The FCC and Clear Channel reached a settlement on all pending indecency proceedings involving Clear Channel. You can read a copy of the Consent Decree and the statements of the various Commissioners here. As usual, I’m more interested in what it means. To me, this says “the Bush Administration wants indecency to go away as an issue.” Surprised?
As you may recall, after the Janet Jackson business, it looked like indecency was going to become the big issue in broadcasting this year — with a possible feed in from media ownership. (Check out my previous postings.) At first glance, the Clear Channel settlement looks like part of the steady drumbeat. Clear Channel admits guilt (solely for the purpose fo the concent decree, not for any other legal purpose), pays a “record fine” and agrees to set up a remedial policy to rehbilitate the errant poddy mouths. Victory for the Family Values Council and the moral conservative wing of the Republican party, right?
Well, not really. Start by picking up on what Copps complains about in his dissent– the FCC has not bothered to investigate the full scope of the complaints. Given how high some fines have been running, the $1.75 Million is chump change for Clear Channel, which could have been on the hook for a heck of a lot more.
Now add in what some others have been noticing, that the push to pass indecency legislation has slowed to a crawl. Thats in part because the version that came out of the Senate Commerce Committee has a media ownership provision the Republican leadership finds distasteful (and therefore won’t bring to the floor unless they can get it stripped out, which seems unlikely given the enthusiasm shown in the Senate for restoring ownership limits), while the House version wants to extend indecency regs to cable, which raises constitutional issues.
So what happened? Well, for one thing, after everyone calmed down, lawmakers and policymakers started thinking things through and realizing that the solutions were not all that simple after all. After a few false starts, everyone but Howard Stern started acting contrite and learning their lesson. The big media moguls who are buddies with the Bush people – Loury Mays at Clear Channel, Rupert Murdoch at News Corp., and others — all started discretely lobbying for the administration to quietly ease off. And, perhaps most importantly, the vast majority of the public got bored of the issue, or started to have second thoughts. The same people still hate Howard Stern, and think he’s gross, but the repeated mantra (from those same group owners that generate the content in the first place) that if we start cracking down on this stuff we’ll be back to the good conduct codes of the 1950s and MTV Spring Break, the Sopranos, and Dead Like Me will get turned into kiddie shows has given a lot of people mixed feelings about the whole business.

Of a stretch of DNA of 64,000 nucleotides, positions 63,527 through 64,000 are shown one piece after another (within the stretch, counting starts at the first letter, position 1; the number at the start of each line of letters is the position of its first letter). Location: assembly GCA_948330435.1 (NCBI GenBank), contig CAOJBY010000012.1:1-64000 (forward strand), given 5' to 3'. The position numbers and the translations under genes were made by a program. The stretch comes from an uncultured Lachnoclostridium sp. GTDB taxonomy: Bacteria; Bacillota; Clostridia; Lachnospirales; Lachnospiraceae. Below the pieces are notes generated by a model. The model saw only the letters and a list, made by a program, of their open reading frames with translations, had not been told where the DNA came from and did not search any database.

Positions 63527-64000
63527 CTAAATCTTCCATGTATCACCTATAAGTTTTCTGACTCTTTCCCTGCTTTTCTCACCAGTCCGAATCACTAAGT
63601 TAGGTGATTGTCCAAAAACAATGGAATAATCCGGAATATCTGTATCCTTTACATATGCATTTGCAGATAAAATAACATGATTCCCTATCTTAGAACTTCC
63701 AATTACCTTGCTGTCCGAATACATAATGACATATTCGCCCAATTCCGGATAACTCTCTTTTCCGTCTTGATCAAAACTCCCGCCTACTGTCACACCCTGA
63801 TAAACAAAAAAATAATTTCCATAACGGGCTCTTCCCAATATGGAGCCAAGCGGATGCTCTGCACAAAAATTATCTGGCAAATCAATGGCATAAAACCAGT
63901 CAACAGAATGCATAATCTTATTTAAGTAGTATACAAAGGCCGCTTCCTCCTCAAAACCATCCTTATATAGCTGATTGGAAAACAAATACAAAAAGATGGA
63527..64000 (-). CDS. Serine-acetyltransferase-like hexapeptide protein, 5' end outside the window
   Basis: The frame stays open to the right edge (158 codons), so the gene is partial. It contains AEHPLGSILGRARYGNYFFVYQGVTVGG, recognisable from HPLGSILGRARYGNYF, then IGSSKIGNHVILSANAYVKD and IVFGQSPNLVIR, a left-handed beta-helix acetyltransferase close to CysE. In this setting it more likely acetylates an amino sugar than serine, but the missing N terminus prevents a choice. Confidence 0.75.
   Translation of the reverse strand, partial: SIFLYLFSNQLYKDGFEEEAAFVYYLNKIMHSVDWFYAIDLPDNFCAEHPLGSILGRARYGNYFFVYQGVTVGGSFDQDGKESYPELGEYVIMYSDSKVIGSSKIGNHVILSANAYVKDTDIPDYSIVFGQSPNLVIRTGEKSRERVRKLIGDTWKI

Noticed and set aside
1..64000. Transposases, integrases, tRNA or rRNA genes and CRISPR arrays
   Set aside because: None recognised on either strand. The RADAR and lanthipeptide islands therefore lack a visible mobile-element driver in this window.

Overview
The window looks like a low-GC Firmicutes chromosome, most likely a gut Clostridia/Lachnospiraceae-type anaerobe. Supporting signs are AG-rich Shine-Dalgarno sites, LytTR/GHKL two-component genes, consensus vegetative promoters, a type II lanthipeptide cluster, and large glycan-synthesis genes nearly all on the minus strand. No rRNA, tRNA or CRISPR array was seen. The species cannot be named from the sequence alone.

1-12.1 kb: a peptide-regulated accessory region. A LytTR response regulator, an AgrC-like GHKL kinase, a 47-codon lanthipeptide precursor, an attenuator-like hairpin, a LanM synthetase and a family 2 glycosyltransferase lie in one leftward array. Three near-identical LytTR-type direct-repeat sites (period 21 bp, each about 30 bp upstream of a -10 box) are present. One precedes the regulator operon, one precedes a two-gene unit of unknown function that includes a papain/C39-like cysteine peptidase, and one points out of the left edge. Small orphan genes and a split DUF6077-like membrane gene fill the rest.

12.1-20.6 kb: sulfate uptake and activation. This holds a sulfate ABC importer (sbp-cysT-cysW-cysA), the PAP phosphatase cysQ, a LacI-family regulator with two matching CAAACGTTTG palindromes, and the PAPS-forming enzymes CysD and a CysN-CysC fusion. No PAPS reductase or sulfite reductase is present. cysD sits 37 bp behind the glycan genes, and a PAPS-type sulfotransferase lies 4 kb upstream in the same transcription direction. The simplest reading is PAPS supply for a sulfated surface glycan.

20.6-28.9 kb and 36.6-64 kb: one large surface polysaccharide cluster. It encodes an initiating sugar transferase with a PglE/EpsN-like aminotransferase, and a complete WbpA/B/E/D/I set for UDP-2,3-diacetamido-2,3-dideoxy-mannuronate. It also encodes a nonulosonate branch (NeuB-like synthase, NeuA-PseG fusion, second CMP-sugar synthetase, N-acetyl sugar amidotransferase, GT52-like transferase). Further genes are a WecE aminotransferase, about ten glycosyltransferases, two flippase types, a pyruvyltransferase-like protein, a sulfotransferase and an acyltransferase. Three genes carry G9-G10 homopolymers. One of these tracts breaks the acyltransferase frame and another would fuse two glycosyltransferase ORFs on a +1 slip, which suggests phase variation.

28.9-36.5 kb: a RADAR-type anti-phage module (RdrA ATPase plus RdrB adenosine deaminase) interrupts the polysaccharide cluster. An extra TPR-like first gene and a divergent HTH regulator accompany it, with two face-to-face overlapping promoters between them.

Finally, recall that Michael Powell really hates this stuff. He is an ideological libertarian who thinks _Pacifica_ (the Supreme Court case on indecency) was wrongly decided and whose three years of declining to enforce this stuff helped generate the frustration that led to the political blowup in January. Like everyone else, he’s learned his lines and has stopped trying to defend the FCC’s previous approach. But he is certainly glad to settle as much as possible and make the whole thing go away rather than try to whip it up for political points with the conservatives.
So my own feeling is that the Clear Channel settlement is the attempt by Powell and the administration generally to declare vistory and go home, at least until after the election. And, as long as broadcasters manage to behave themselves until November, odds are good it’ll be just that. But this issue will continue to smolder until the next big blow up. Because indecency makes money, corporations are in the business of making money, and they will continue to push the envelope as soon as they feel it’s safe.
Stay tuned . . .